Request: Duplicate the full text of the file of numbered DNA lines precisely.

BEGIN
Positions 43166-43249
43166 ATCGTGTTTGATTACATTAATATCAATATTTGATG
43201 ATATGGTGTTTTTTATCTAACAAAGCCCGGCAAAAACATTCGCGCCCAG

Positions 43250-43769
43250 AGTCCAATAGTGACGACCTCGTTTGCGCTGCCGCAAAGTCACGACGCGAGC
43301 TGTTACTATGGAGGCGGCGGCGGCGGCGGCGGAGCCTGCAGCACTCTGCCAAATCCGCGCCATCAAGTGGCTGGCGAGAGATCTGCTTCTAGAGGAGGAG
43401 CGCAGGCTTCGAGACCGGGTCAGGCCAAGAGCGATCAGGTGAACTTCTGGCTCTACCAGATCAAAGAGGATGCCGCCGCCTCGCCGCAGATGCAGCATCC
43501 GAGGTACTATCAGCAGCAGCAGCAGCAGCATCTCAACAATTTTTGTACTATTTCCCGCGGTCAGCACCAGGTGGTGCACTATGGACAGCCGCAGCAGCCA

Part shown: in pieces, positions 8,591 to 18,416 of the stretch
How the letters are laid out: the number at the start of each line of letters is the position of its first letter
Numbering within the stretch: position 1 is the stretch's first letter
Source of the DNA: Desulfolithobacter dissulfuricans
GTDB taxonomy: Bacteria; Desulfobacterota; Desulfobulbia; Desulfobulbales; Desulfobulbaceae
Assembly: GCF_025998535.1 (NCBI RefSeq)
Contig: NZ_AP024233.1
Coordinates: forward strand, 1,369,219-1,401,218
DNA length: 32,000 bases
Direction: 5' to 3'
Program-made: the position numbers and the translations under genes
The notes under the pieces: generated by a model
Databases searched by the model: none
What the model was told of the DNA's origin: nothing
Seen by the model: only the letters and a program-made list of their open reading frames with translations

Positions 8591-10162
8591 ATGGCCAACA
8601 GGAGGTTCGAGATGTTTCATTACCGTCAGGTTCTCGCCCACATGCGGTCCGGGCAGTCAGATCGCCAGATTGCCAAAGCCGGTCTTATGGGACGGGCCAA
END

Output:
Positions 43166-43249
43166 ATCGTGTTTGATTACATTAATATCAATATTTGATG
43201 ATATGGTGTTTTTTATCTAACAAAGCCCGGCAAAAACATTCGCGCCCAG

Positions 43250-43769
43250 AGTCCAATAGTGACGACCTCGTTTGCGCTGCCGCAAAGTCACGACGCGAGC
43301 TGTTACTATGGAGGCGGCGGCGGCGGCGGCGGAGCCTGCAGCACTCTGCCAAATCCGCGCCATCAAGTGGCTGGCGAGAGATCTGCTTCTAGAGGAGGAG
43401 CGCAGGCTTCGAGACCGGGTCAGGCCAAGAGCGATCAGGTGAACTTCTGGCTCTACCAGATCAAAGAGGATGCCGCCGCCTCGCCGCAGATGCAGCATCC
43501 GAGGTACTATCAGCAGCAGCAGCAGCAGCATCTCAACAATTTTTGTACTATTTCCCGCGGTCAGCACCAGGTGGTGCACTATGGACAGCCGCAGCAGCCA

Part shown: in pieces, positions 8,591 to 18,416 of the stretch
How the letters are laid out: the number at the start of each line of letters is the position of its first letter
Numbering within the stretch: position 1 is the stretch's first letter
Source of the DNA: Desulfolithobacter dissulfuricans
GTDB taxonomy: Bacteria; Desulfobacterota; Desulfobulbia; Desulfobulbales; Desulfobulbaceae
Assembly: GCF_025998535.1 (NCBI RefSeq)
Contig: NZ_AP024233.1
Coordinates: forward strand, 1,369,219-1,401,218
DNA length: 32,000 bases
Direction: 5' to 3'
Program-made: the position numbers and the translations under genes
The notes under the pieces: generated by a model
Databases searched by the model: none
What the model was told of the DNA's origin: nothing
Seen by the model: only the letters and a program-made list of their open reading frames with translations

Positions 8591-10162
8591 ATGGCCAACA
8601 GGAGGTTCGAGATGTTTCATTACCGTCAGGTTCTCGCCCACATGCGGTCCGGGCAGTCAGATCGCCAGATTGCCAAAGCCGGTCTTATGGGACGGGCCAA